Xavier Randolph dances with his father Frank Randolph during a Hope House summer camp program for youth with imprison fathers at the North Branch Correctional Institution in Cumberland, MD.
RAYMOND THOMPSON JR.
Raymond Thompson Jr. is a photographer, video journalist, educator and father.
In his Justice Undone Project, Thompson Jr. documents the leaching and negative effects of mass incarceration. He shows us how the poor are criminalised by society and kept down. He’s trying to get past stereotypes of Black America and does so by photographing the families and the communities outside of prison. So far, chapters of Justice Undone include A Dream Denied and The Browns.
Prisons touch nearly everyone in America’s poorest communities. One person’s imprisonment effects many others’ lives. The knock-on effects are profound. Locked up, exiled parents can mean extended family members are the primary care givers. Young children can lack a mother or a father or both for long periods. A child’s emotional and social development can be hampered and the incarceration of a parent vastly increases a child’s chances of being locked up later in life. The cycle continues.
In film, print and photography, America has a history of demonising young black men. In response, Thompson Jr. works to image all generations and races from America’s lower classes in an attempt to build empathy in his audience. So far, Thompson Jr.’s work has focused on African American communities but soon he is to venture into poor white communities in the Midwest, and to demonstrate that our broken criminal justice policies impact the poor. Prisons are a class issue just as much as they are a race issue.
The closer you look at the prison industrial complex, the better you understand society. Thompson Jr. is holding up a mirror in which we are all reflected. He was kind enough to answer a few questions I had about his photography.
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Q & A
Prison Photography (PP): It seems your work on issues surrounding community, the war on drugs and incarceration is an ongoing endeavour. Is this the case? If so, tell us what you’re up to and what you’re working on now.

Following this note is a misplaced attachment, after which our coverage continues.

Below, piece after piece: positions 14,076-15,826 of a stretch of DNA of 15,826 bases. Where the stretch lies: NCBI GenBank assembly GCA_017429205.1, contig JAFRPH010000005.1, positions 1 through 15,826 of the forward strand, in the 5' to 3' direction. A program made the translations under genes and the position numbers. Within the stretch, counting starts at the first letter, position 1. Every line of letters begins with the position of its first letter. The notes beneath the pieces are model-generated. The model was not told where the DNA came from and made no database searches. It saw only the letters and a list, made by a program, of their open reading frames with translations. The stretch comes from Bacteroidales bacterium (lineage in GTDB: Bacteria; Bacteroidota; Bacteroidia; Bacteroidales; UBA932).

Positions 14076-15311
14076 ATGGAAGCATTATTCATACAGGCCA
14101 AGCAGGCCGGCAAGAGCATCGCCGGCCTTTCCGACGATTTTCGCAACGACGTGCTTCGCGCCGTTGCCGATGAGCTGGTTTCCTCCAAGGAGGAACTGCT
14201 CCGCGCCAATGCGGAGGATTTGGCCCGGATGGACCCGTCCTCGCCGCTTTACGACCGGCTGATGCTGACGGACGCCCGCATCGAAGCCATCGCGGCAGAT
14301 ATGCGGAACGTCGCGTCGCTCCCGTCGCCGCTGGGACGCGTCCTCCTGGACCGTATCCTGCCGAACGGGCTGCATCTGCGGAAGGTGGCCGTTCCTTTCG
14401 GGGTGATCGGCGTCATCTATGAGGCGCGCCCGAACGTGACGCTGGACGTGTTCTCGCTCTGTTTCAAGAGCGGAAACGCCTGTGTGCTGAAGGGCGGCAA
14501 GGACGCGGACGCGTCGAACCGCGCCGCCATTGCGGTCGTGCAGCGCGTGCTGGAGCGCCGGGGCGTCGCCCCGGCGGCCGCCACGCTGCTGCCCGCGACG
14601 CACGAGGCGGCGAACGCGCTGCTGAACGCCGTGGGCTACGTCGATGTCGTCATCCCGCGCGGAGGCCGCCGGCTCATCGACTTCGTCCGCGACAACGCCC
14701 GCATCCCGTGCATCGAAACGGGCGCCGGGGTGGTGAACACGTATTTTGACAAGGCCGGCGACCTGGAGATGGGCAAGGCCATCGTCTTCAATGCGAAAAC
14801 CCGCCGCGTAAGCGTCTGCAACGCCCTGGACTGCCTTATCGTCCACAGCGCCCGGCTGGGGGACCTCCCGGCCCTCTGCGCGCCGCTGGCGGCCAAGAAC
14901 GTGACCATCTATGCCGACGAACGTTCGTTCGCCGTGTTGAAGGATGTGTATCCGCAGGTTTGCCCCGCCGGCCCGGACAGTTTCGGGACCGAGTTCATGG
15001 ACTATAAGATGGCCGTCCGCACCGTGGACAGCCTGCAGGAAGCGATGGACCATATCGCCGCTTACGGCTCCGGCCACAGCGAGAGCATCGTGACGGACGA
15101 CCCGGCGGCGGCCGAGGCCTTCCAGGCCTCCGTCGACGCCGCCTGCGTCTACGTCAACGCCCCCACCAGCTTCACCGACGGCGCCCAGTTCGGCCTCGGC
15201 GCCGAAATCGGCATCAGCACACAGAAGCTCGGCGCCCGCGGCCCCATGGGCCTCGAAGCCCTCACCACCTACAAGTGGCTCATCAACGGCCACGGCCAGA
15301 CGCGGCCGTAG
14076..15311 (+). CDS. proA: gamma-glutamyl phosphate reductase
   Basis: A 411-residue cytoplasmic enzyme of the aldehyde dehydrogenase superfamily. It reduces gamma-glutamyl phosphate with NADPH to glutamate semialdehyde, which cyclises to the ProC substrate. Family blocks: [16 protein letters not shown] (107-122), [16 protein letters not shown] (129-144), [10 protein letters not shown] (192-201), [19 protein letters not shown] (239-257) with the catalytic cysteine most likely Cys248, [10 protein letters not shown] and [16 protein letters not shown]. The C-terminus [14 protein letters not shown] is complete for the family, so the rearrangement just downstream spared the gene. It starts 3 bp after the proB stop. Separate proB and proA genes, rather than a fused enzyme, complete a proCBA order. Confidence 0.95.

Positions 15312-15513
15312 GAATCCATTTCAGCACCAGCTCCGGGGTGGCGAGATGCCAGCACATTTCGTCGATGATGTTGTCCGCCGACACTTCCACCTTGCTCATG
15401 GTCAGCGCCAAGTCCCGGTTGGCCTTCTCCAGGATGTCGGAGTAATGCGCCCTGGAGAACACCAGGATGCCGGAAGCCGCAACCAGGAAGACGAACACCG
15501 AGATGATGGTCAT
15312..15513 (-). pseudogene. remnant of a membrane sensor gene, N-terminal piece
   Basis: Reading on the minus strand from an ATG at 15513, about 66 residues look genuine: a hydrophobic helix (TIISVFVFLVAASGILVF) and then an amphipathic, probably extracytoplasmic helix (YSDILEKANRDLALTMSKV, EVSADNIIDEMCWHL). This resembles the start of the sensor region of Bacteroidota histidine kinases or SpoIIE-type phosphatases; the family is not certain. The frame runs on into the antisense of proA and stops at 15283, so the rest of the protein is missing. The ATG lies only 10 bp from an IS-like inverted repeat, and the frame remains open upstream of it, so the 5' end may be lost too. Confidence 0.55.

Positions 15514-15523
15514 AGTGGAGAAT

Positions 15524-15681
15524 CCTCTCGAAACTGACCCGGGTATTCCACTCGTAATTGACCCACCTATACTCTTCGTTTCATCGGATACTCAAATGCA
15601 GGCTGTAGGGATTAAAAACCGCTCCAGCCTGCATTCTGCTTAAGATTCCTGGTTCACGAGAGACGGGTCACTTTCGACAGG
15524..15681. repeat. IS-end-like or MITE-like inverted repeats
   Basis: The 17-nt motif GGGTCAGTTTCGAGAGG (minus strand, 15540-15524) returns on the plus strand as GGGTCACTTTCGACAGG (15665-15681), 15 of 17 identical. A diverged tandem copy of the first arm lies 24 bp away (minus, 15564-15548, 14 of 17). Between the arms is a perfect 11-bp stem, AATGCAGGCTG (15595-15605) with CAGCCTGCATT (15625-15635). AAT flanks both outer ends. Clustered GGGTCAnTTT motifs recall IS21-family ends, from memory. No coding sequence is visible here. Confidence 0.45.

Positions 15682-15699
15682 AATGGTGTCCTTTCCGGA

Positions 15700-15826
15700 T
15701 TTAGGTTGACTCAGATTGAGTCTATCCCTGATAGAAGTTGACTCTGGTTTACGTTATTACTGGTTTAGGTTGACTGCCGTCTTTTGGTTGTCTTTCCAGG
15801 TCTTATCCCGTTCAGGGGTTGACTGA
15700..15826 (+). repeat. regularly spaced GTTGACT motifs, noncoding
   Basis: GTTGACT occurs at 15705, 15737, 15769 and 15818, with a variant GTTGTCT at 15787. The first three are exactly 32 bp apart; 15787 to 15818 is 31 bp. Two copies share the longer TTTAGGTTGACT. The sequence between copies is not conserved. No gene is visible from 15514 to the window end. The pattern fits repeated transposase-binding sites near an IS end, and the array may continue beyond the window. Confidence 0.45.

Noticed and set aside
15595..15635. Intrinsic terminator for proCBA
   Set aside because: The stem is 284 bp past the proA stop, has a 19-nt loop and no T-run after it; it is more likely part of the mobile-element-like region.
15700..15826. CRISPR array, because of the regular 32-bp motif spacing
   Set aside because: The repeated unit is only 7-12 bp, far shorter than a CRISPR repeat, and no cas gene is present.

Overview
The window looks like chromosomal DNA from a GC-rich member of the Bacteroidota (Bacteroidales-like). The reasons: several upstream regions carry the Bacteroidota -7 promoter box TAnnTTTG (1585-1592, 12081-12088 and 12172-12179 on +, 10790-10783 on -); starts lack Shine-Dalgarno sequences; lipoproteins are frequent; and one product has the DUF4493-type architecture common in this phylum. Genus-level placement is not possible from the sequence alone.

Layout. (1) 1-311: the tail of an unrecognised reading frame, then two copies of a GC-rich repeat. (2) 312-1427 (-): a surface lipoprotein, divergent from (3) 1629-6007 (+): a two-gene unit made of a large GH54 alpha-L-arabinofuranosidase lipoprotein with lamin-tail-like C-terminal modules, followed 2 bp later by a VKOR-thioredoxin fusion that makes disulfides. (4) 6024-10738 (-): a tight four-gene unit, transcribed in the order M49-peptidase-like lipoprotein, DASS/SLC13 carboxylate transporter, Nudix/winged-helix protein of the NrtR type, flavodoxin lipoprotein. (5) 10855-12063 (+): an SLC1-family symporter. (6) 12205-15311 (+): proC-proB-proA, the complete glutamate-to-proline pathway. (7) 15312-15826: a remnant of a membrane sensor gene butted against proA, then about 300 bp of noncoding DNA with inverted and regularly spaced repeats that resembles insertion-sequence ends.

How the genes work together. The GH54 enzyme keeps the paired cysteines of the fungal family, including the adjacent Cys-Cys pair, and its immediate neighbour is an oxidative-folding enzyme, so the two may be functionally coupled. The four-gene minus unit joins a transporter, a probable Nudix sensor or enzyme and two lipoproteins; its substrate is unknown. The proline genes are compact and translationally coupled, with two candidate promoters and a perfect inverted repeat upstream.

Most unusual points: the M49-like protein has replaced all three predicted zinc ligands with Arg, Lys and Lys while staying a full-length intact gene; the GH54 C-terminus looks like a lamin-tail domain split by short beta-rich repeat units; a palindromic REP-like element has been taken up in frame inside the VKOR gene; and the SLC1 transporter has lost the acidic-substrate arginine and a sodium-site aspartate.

Raymond Thompson Jr. (RTJ): My project Justice Undone started as my master thesis while I was in graduate school in Austin, Texas. I originally intended only to do a story about the long term effects of incarceration on families and communities in East Austin, which is a predominantly African American and Latino part of the city. After I received a grant from the Alexia Foundation to continue the project, I expanded the project to Washington D.C and New Orleans.
In the 18 months since then, my wife and I had our first child and I took a job working as a video producer for West Virginia University. So, most of the last 18 months have been consumed with adjusting to life as a parent. The sleep deprived nights are decreasing. So, I’m slowly moving into the next stage of this project.
Even though I have never been incarcerated and my immediate family has not been directly affected by mass incarceration, I still feel a deep connection to the issue. I saw myself in the faces of the men, women and children navigating the prison system. Now with the birth of my son, I feel it is even more important.
There are several story angles in my project that still need covering. I’m currently in the process of researching and planning local Justice Undone stories for trip this fall and a trip to the midwest in the early spring. I’m currently based in West Virginia, which offers a chance to approach this work from beyond the lens of race and move it more towards class.
A boy stares though a window during a Friends and Family of Incarcerated People (FFOIP) car wash fundraiser in Southeast Washington, D.C. Friends and Family of Incarcerated People, a non-profit based in Washington D.C., offers a summer camp for children of incarcerated parents and other children whose parents are absent.
Members of ‘Mix Emotion’ go-go band pray before a performance at a community gardening event in the Lincoln Heights area of Northeast Washington D.C. Lincoln Heights is a crime plagued area and has a large number of low-income residents.
Several D.C. teenagers relax and socialize during the Friends and Families of Incarcerate People annual retreat in outside Charlottesville, VA. The goal of the retreat is to give youth a chance to experience life outside of their depressed D.C. neighborhoods.
A child looks at a car that had been broken into the night before a Friends and Family of Incarcerated People (FFOIP) summer camp in Southeast Washington, D.C.
PP: When and how did you move toward your current political conscience?